Federal grant to boost rural health care with opportunities for advanced practice nurses from Radford
Radford University’s Waldron College of Health and Human Services and School of Nursing have been awarded a two-year, $1 million Advanced Nursing Education Workforce Grant by the Health Resources and Services Administration (HRSA.)
The two-year grant will enable Radford University to immerse advanced practice nursing students in the roles, values and contributions that they can make to the health of rural communities, said Associate Professor of Nursing Victoria Bierman B.S. ’77, B.S.N. ’98, M.S.N. ’04, the grant’s primary investigator. The students will come from the School of Nursing’s Family Nurse Practitioner and Psychiatric Mental Health Nurse Practitioner programs.
The grant will deepen the relationship between the School of Nursing and regional health care providers and agencies in Southwest Virginia and Southside Virginia to improve health care service delivery to rural communities. With more rural agency relationships created by the grant, Radford-trained advanced practice nurses, including Doctors of Nursing Practice (DNP), will serve communities suffering from a shortage of health care providers.
In the process, Radford DNP students will apply and strengthen the interprofessional collaboration skills and evidence-based nursing practices that are central to their nursing education and practice.
“On behalf the region’s underserved citizens, we have an exciting chance for our advanced practice nurses to gain valuable practice opportunities and build working relationships with colleagues in an area the desperately needs them,” Bierman said.
Called Advanced Nursing Education Workforce: Longitudinal Education Advancing Rural Nursing (ANEW:LEARN,) the program is funded by HRSA of the U.S. Department of Health and Human Services, Health Resources and Services Administration.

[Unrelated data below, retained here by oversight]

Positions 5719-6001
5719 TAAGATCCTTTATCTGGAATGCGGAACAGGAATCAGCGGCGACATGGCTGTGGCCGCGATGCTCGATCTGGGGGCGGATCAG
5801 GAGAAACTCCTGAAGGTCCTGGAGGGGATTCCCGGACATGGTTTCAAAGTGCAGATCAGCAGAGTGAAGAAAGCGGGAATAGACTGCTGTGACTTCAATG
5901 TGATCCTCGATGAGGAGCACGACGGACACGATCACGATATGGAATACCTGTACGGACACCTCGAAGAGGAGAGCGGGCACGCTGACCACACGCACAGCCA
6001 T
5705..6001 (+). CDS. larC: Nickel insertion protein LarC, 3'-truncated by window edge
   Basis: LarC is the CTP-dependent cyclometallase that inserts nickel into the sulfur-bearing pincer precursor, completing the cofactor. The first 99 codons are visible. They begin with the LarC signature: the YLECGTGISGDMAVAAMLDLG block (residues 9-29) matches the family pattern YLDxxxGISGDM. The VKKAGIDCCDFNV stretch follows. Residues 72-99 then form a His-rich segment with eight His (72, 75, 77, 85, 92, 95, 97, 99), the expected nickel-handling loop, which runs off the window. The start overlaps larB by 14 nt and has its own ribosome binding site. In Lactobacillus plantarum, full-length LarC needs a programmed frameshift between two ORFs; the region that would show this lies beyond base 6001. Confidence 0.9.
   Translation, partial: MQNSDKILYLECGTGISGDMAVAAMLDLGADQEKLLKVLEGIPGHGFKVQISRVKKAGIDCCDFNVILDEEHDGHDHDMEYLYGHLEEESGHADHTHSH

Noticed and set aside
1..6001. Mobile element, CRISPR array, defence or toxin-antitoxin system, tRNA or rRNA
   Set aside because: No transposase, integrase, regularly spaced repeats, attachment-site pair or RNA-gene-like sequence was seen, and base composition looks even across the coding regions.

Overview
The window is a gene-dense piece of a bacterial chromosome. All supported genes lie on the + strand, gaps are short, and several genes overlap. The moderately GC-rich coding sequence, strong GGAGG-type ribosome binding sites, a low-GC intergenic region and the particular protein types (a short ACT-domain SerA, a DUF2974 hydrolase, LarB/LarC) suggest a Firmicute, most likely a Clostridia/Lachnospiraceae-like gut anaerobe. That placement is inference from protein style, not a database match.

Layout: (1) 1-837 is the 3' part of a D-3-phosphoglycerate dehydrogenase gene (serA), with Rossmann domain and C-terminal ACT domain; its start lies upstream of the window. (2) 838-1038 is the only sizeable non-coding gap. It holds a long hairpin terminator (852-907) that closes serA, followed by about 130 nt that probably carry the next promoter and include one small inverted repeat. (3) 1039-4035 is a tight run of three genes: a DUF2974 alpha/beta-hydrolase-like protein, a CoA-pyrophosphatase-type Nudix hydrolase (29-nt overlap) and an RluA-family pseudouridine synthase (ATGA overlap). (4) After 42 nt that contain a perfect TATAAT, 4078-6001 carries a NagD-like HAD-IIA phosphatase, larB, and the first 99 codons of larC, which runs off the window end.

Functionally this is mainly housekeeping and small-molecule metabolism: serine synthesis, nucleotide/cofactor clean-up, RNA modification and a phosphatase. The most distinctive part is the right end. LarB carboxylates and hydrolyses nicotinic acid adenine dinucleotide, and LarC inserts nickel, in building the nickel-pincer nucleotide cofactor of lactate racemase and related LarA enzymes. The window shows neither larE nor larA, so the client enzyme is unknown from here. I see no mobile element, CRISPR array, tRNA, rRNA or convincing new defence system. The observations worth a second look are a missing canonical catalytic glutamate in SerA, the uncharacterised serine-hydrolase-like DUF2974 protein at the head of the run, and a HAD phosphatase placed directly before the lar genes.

Radford’s DNP program, with a 14-member graduate faculty, prepares registered nurses with bachelors or masters degrees in nursing for advanced nursing practice and health care leadership.
"Advanced practice nurses are key to responding to the mounting need for primary care," said SON Director Tony Ramsey, who currently directs the Radford DNP program. "This grant will help the University as part of the regional health care system bring our communities and citizens greater access to care and lower costs."
Radford’s DNP program provides a rigorous practice-oriented terminal degree for working nurses with between 30 and 81 credit hours of online instruction. It further requires up to 1,080 clinical practice hours and a final project of original research.
Graduates of the program then take one of two national board certification tests on which Radford graduates have a 100 percent pass rate.
In May, the program earned the prestigious 10-year accreditation from the Commission on Collegiate Nursing Education and is one of nine CCNE-accredited DNP programs in the Commonwealth of Virginia.
Nine DNP candidates were hooded at the Radford’s May ceremonies joining more than 60 Radford-trained advanced nursing practitioners since the program enrolled its first class in 2010.